Apparently not having enough to do to keep illegal immigrants from entering the country, U.S. officials are now also spending their time looking for illegal immigrants leaving the country. According to an article entitled “Border Busts Coming and Going in the Los Angeles Times, federal customs and immigration officials are setting up random checkpoints 500 yards from the Mexican border to search vehicles leaving the United States for illegal immigrants, drugs, and other contraband. People who cannot produce their papers are taken into custody and then turned over to the Border Patrol, which then deports them a few hours later.
Apparently the idea is to send a message to illegal immigrants that the U.S. government is serious about cracking down on illegal immigration. (The message being sent to drug dealers, apparently, is: Don’t even think of removing illicit drugs from the United States.)
Pardon me for asking a discomforting question, but isn’t it likely that, like other government interventions, this measure will have an unintended consequence that is opposite to what government officials want? Once illegal immigrants realize that there is a strong likelihood of being caught returning home, wouldn’t that encourage them to remain permanently in the United States rather than return home after making some money? And wouldn’t that, in turn, induce them to smuggle their wife and children into the United States? And isn’t that the exact opposite of what U.S. officials wish to accomplish with their immigration-enforcement measures?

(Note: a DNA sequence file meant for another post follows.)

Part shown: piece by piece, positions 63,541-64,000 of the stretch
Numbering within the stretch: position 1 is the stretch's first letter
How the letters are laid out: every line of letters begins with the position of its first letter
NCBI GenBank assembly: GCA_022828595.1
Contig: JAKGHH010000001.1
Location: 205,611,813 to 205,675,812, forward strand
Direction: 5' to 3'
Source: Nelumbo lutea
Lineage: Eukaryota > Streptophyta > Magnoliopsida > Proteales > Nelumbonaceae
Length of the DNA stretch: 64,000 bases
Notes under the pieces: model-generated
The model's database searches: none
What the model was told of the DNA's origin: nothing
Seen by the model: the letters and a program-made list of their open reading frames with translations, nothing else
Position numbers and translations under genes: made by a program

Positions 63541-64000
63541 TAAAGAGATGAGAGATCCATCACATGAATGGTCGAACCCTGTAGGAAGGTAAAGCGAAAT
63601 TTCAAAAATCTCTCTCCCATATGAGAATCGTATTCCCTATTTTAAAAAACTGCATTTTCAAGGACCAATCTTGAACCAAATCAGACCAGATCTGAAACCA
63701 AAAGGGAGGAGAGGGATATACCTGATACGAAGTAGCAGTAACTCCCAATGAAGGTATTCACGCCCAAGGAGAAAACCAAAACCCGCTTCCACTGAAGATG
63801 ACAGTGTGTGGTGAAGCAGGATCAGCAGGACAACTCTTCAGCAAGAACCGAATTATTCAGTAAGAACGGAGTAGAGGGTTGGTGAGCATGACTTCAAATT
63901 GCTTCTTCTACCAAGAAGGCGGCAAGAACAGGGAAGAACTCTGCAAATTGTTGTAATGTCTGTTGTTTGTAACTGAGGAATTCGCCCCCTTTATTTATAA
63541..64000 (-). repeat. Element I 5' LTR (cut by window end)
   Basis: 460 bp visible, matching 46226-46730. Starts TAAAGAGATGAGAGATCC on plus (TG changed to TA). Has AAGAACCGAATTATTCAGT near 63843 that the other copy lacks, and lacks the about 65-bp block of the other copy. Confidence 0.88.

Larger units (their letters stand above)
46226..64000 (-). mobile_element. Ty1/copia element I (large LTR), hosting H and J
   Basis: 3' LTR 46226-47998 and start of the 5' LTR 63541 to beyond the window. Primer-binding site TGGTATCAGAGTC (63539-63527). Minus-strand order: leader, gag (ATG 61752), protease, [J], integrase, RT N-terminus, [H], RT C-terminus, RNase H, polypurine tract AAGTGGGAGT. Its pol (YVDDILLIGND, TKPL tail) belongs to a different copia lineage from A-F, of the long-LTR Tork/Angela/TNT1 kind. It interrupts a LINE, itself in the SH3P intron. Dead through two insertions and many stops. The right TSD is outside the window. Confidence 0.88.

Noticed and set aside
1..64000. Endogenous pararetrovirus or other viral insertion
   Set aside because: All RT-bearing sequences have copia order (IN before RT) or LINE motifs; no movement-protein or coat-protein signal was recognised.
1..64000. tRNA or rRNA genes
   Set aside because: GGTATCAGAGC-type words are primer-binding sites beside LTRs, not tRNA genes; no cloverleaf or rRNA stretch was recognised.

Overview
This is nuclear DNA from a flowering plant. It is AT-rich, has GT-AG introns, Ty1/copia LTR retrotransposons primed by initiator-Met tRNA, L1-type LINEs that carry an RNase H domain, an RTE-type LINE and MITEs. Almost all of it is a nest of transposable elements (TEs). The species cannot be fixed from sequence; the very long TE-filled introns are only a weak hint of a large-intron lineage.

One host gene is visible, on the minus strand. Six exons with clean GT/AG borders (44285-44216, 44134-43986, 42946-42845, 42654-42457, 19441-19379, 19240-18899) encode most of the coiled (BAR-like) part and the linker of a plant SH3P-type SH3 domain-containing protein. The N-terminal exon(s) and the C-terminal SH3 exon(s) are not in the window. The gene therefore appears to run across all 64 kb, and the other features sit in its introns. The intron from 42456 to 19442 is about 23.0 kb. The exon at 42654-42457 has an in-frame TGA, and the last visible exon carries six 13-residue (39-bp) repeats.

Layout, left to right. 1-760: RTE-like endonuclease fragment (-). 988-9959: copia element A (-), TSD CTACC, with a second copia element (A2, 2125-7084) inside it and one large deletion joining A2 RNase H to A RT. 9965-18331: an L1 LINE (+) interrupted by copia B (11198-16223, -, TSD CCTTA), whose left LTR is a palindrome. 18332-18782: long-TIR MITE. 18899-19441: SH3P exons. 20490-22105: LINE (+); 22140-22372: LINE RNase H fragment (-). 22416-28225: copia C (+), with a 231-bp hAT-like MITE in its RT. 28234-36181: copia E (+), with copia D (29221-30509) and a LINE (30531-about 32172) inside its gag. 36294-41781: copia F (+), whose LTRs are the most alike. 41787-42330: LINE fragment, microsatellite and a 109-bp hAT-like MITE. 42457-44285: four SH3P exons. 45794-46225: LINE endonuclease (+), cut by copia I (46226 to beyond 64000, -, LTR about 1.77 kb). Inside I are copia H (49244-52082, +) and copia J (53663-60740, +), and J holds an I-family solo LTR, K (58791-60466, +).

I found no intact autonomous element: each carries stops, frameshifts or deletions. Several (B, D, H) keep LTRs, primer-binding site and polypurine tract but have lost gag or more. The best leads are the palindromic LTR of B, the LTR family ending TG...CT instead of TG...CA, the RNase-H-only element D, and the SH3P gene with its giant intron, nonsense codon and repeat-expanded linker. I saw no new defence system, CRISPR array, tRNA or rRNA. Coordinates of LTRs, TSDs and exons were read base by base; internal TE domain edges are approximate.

The U.S. checkpoints for people leaving the country should also remind Americans of something that Germans and Koreans learned long ago: a government that is sufficiently powerful to keep people out is sufficient powerful to keep people in. In a national emergency, people soon discover that enforcement measures that were previously applied to people trying to illegally enter a country can be quickly converted to apply to citizens trying to quickly get themselves, their families, and their capital out of the country. Sealed borders can seal people in as effectively as they seal people out.